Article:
I hate flying.
Which is vaguely ridiculous considering I’m a travel blogger and spend much of my year hopping on and off planes. Hubbie and I aren’t full time travellers, so flying has always been the necessary evil that helps us make the most of our time away.
Yet there have been 2 flying experiences where I haven’t had to speak sternly to myself, or battle hard to maintain an outward air of calm whilst my insides are doing involuntary somersaults. One was our first taste of Business Class with KLM on the way to Brazil. Now that’s the way to travel folks! The second was our collection of domestic flights with Air Kenya last month as we travelled between Nairobi and the Samburu and Masai Mara National Reserves.
Travelling in Kenya
Unless you have buckets of time and balls of steel, you won’t want to be self driving between game parks.
It’s a long way overland, the roads aren’t great, and breaking down isn’t really an option. After watching a few too many You Tube videos of the nightmare traffic in Nairobi even Hubbie was adamant that flying was our only choice.
Whilst part of me wasn’t looking forward to 3 extra flights, I’d be lying if I said the prospect of small bush planes didn’t excite me. Maybe we’d see elephants strolling across the plains, and would there be a zebra on the runway when we landed?
As I always do before a flight, I did an online search to see what the planes were like inside, how the seats were configured, and just how comfy it might be. All part of the reassurance process. Yet I couldn’t find what I was looking for, so decided I’d have to be the one to put together an Air Kenya review.
Air Kenya Review – what to expect
Nairobi Wilson Airport
This place is just the cutest. The ‘terminal’ consisted of a couple of hangers (one containing the most impressive flying police arsenal we’ve ever seen), and a separate hall for the Air Kenya check in desk, departure lounge and gate. After putting our bags through the single security scanner we gave our names to the desk lady who ticked them off her list and glanced at our passports. We were then handed a coloured ticket each.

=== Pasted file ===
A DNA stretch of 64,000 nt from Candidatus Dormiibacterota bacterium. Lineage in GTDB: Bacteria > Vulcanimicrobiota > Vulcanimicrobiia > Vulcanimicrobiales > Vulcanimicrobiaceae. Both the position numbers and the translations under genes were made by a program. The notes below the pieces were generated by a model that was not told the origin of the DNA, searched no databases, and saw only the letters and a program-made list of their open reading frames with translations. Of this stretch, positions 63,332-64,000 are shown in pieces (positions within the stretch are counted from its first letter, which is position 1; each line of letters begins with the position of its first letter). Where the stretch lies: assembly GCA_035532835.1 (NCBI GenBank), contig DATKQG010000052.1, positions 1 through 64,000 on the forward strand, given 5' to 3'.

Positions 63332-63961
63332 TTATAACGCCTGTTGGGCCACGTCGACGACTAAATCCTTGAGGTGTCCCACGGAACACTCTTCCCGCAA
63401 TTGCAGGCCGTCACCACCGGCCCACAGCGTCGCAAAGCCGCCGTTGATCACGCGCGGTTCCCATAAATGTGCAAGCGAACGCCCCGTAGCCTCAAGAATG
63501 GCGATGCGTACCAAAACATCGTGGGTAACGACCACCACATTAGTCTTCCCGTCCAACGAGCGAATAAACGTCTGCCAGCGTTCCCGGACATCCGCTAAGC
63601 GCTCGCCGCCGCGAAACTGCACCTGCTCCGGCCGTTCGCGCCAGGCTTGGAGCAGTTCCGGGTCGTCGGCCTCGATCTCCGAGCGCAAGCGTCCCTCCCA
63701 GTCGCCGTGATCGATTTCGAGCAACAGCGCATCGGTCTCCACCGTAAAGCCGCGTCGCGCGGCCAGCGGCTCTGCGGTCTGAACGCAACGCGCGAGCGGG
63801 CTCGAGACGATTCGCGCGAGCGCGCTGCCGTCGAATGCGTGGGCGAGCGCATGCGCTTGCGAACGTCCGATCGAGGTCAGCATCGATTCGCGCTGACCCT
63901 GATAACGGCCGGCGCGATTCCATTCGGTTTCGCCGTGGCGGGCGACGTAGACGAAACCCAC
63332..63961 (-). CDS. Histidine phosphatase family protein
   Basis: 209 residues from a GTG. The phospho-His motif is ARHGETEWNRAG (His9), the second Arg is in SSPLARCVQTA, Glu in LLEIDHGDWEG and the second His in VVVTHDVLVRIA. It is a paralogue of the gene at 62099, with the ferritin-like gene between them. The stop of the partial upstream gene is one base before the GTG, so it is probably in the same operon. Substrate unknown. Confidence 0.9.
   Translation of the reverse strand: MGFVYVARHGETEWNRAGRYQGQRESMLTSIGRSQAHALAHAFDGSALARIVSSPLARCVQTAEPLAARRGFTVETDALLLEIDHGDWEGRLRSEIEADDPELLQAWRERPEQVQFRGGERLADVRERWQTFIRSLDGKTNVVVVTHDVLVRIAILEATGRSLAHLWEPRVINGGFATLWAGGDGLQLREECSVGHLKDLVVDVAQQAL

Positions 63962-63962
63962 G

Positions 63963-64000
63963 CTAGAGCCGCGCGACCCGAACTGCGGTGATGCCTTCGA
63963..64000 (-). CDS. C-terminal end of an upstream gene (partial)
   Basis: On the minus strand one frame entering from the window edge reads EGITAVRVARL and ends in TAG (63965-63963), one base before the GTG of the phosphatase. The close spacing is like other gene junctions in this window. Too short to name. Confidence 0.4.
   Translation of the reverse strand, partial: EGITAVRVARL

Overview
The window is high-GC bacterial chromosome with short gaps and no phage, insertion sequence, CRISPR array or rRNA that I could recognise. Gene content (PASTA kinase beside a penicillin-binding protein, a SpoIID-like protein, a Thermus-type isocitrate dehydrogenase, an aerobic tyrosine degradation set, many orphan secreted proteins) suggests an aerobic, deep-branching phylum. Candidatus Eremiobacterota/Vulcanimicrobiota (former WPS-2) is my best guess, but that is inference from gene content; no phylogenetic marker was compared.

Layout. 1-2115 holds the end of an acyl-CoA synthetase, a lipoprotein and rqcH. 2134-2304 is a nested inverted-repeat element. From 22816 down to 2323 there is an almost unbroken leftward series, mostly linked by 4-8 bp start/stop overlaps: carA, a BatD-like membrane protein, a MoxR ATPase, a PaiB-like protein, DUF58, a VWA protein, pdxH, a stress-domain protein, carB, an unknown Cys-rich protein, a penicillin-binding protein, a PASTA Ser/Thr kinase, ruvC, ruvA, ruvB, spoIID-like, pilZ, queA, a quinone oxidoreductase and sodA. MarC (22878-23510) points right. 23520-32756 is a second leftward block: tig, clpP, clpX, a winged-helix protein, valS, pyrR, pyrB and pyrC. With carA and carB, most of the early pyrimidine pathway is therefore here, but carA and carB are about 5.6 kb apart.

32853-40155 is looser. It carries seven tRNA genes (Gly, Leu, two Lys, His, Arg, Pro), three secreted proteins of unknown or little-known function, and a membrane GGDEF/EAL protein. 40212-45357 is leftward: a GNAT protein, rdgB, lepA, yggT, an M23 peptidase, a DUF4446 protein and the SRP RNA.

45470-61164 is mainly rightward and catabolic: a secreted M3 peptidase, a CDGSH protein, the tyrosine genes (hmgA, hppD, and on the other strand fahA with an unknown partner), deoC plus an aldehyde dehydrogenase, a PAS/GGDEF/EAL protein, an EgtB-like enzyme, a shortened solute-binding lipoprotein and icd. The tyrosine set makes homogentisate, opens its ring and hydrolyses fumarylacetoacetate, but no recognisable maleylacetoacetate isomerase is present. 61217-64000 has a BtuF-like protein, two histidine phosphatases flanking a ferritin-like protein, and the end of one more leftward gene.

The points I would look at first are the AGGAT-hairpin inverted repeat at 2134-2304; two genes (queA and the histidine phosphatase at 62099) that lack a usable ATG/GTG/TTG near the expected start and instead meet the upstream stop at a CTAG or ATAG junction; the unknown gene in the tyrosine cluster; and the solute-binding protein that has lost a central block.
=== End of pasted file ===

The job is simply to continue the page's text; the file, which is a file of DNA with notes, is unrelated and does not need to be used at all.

Were we entering a raffle?
Nope, these were our boarding passes. All we had to do was make sure we got on the right plane when our colour was called out. Simple.
It was a wonderfully casual affair, and felt more like waiting at a bus stop than an airport!
A motley collection of Air Kenya aircraft was lined up on the tarmac outside, and we were left to wonder which one was our ride north to the Samburu National Reserve. Secretly I was hoping it would be the robust looking DeHavilland Dash. The largest plane in the fleet, it seats up to 50 passengers and even has a flight attendant. Hubbie was eyeing up the Flying Doctor helicopters. We’d signed up as temporary Flying Doctor members through our safari agents, something everyone spending time out in the bush should consider. It’s an awful long way to the hospital without it!
Okay, now for the planes…
AIRCRAFT: Air Kenya DeHavilland Twin Otter
ROUTE: Nairobi Wilson – Kalama (Samburu) and also Mara North – Nairobi Wilson
Of course we weren’t on the big plane.
Our ride turned out to be the DeHavilland Twin Otter – the second smallest in the fleet! Gulp. It was actually a pretty nifty little number, with 18 seats and 2 pilots.
Inside it was cosy yet comfortable. The seat configuration is 1-2, and you can sit wherever you like as there are no allocations prior to boarding. Pick a pew that lines up with a window (preferably one that isn’t too dirty), and for the best views, choose one near the front or back of the cabin so you aren’t admiring the propellers instead of the plains.
Or if you’re lucky like us on some occasions, you might have the entire cabin to yourselves! We travelled outside of peak season (it’s not all about the Wildebeest migration after all), and on several legs of our journeys with Air Kenya we found ourselves to be the only passengers. Our own private flights for the price of just 2 tickets.
Now that’s what we call travelling in style!
We loved that the briefing involved the captain simply looking over his shoulder to say hi, ask us to fasten our seat belts, and hand out a plastic tupperware box of mints. The in-flight drinks service involved Hubbie scampering around handing out bottles of water from the stash at the back of the cabin.
It was fun sitting at the front and being able to watch progress through the windscreen, as well as admiring all the dashboard instruments and seeing what the pilots did with them all!